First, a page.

It is one of the reasons why our synagogue is so important.  Involvement in a religious community offers many ways to break out of self-absorption and see the other:  attending Shabbat services, where we pray side-by-side, and then share a meal together; learning together at a Limmud La-ad, Lifelong Jewish Learning, program; taking time out to comfort a mourner by attending a funeral or a shiva minyan; delivering a meal and visiting with someone in our community who is ill; helping to serve lunch at a homeless shelter.

In this new year, let us each identify individual actions that we can take that will change the question from “what do I want?” to “what does the person before me need?”

The accumulation of many such actions can eventually unstop our hearts, release our yetzer tov, connect us with others in a world of increasing alienation, and activate the Divine Presence in our world.

Like Abraham, who at the critical moment, heard the Divine Voice calling, and woke out of his narrow-minded self focus to see his bound son suffering before him – we too can wake up.

Shanah Tovah.

 

Thanks to Rabbi Ira Stone for providing ideas that went into this D’var Torah.

Feeding the Wolf – Rosh Hashanah 5776

Every year, as I prepare for the High Holidays, I struggle with how to make our experience here together transformational in some way.  Because I know that, for myself, and probably most of us, we come back year after year with mostly the same sets of issues and concerns.  So I ask myself :  What can I, as a Rabbi on Rosh Hashanah, say that will help us to become the human beings we would like to see ourselves as?

The great prayer which the Cantor chants during the repetition of the Musaf Amidah, Unetaneh Tokef, creates an impression of human powerlessness.  We appear before God on Rosh Hashanah, described as Yom Hadin, the Day of Judgment.  God is judge, prosecutor. expert, and witness.  God knows all, every forgotten thing, reading it out of the Book of Remembrance.  The imagery shifts, and now God is a shepherd, and we are sheep, passing underneath the staff.  A final shift, and God is decreeing the fates of every living thing in the coming year.

These three scenes convey an impression of our utter lack of control.  There is nothing whatsoever that we can do to determine our destiny.  Everything is in the hand of God.

As frightening as this imagery might seem to many of us, it does convey a truth of human existence.  So much of who we are, our personality and characteristics, are pre-determined.  Whether by genetics or the family and community into which we were born, i.e. nature or nurture – we do not get to decide our core personalities, our innate strengths and weaknesses.

Even the ability to make choices is something of an illusion.  Much of our mental activity takes place on a subconscious level, determined by neurohormonal loops that regulate our emotions.  While it seems to us that we have free will and are making choices for ourselves, in reality the outcome is predetermined by our biochemical makeup.

Religious language that speaks of our utter lack of control over our fate and our total dependence on God would seem to reinforce this notion.  Drawing upon biblical imagery, our machzor describes human life as insignificant, using terms like “a broken shard, withering grass, a shriveled flower, a passing shadow, a fading cloud, a fleeting breeze, scattered dust, and a vanishing dream,” in contrast to God, who is “the sovereign, living God, ever-present.”  All that we can do is appeal to God to be loving and merciful with us.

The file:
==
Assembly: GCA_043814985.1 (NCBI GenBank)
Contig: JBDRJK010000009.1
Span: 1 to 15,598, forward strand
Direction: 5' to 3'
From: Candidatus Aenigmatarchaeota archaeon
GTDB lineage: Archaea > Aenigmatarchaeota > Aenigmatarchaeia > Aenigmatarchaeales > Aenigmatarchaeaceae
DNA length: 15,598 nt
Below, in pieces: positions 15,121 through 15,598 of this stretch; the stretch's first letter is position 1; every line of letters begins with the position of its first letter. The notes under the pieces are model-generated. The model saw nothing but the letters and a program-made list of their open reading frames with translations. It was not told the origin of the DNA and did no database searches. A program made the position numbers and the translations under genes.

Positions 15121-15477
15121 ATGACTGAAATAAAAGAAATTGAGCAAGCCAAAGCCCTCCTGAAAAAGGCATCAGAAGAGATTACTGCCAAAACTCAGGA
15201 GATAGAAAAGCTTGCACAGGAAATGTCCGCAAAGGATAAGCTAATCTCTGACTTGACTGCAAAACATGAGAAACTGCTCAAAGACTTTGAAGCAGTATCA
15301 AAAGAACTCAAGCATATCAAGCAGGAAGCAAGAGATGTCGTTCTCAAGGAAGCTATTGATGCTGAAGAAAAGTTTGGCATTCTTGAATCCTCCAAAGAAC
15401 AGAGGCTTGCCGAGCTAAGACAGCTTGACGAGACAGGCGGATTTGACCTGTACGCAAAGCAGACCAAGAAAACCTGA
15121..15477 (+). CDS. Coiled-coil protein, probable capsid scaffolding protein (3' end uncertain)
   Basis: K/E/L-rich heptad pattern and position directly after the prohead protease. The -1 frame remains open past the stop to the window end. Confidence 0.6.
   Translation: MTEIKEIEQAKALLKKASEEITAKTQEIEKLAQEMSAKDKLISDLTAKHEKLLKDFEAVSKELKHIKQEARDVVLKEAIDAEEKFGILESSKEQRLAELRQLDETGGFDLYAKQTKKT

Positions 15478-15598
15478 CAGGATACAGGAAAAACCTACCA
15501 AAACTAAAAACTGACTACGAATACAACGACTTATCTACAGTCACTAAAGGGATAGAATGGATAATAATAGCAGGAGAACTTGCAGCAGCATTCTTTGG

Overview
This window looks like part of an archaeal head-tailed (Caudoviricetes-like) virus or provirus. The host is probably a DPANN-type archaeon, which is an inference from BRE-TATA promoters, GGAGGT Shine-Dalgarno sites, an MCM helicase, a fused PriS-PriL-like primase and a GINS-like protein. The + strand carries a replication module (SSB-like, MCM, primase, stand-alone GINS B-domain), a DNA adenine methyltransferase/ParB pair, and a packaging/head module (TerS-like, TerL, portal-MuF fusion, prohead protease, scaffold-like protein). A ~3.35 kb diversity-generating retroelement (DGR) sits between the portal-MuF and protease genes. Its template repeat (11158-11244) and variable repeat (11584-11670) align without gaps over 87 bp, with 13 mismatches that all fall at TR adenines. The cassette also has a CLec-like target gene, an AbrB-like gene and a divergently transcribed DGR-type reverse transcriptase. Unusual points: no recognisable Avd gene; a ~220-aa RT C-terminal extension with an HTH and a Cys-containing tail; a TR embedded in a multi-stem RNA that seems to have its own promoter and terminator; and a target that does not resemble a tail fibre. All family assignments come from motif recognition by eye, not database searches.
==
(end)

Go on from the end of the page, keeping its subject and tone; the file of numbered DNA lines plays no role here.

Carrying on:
We come into the new year wrestling with ourselves.  We have spent the past month inspecting our deeds, focusing on where we have gone off course, and striving to make amends with each other, with ourselves, and with God.  And it is hard work.  To approach someone we have wronged with openness and honesty takes tremendous courage.  Our tradition provides us this annual opportunity to face our imperfections.

However, even when we have bravely performed real teshuvah, there is little we can do to change our core personalities, to affect the neuropathways in our brains that regulate all behavior.  Pathways that we have spent a lifetime establishing.  It is not a simple thing to rewire the brain.

The fact that we return annually to recite the same prayers and make the same confessions would seem to reinforce the notion that from year to year, most of us are the exact same people, struggling with the exact same character flaws.

So how can we make the celebration of the new year personally transformational?

A Cherokee legend teaches of a boy who got in a fight.  His parents send him to go speak with his grandfather.  The two of them go for a walk on a path through the forest.  The leaves of the trees and the soft breeze protect them from the heat of the noonday sun.  The two walk in silence, holding hands.

After a time the grandfather interrupts the silence.  “Grandson, there are two wolves fighting in my heart.  One wolf is good and does no harm.  He lives in harmony with all around him, and does not take offense when no offense was intended.  He will only fight when it is right to do so, and in the right way.  But the other wolf!  Ah!  He is full of anger.  The littlest thing will set him into a fit of temper.  He fights everyone, all the time, for no reason.  He cannot think because his anger and hate are so great.  It is helpless anger, for his anger will change nothing.  Sometimes, it is hard to live with these two wolves inside me, for both of them try to dominate my spirit.”

Hearing the words of his grandfather the grandson is filled with fear.  With a tremor in his voice he asks, “Grandfather, which wolf will win the battle of your heart?”

To which he quietly responded, “The one I feed.”